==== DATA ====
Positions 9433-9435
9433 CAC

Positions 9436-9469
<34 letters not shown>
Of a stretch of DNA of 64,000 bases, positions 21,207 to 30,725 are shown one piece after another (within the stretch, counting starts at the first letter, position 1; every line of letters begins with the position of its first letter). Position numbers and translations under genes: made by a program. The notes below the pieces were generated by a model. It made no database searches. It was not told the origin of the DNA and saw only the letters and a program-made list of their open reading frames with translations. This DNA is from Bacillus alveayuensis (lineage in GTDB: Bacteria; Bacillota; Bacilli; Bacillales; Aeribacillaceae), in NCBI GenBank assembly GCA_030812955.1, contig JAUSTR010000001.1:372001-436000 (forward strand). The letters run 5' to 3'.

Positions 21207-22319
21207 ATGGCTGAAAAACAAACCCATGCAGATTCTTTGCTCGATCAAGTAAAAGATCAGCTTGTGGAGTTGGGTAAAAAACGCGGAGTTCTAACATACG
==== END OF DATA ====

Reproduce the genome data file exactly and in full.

Positions 9433-9435
9433 CAC

Positions 9436-9469
<34 letters not shown>
Of a stretch of DNA of 64,000 bases, positions 21,207 to 30,725 are shown one piece after another (within the stretch, counting starts at the first letter, position 1; every line of letters begins with the position of its first letter). Position numbers and translations under genes: made by a program. The notes below the pieces were generated by a model. It made no database searches. It was not told the origin of the DNA and saw only the letters and a program-made list of their open reading frames with translations. This DNA is from Bacillus alveayuensis (lineage in GTDB: Bacteria; Bacillota; Bacilli; Bacillales; Aeribacillaceae), in NCBI GenBank assembly GCA_030812955.1, contig JAUSTR010000001.1:372001-436000 (forward strand). The letters run 5' to 3'.

Positions 21207-22319
21207 ATGGCTGAAAAACAAACCCATGCAGATTCTTTGCTCGATCAAGTAAAAGATCAGCTTGTGGAGTTGGGTAAAAAACGCGGAGTTCTAACATACG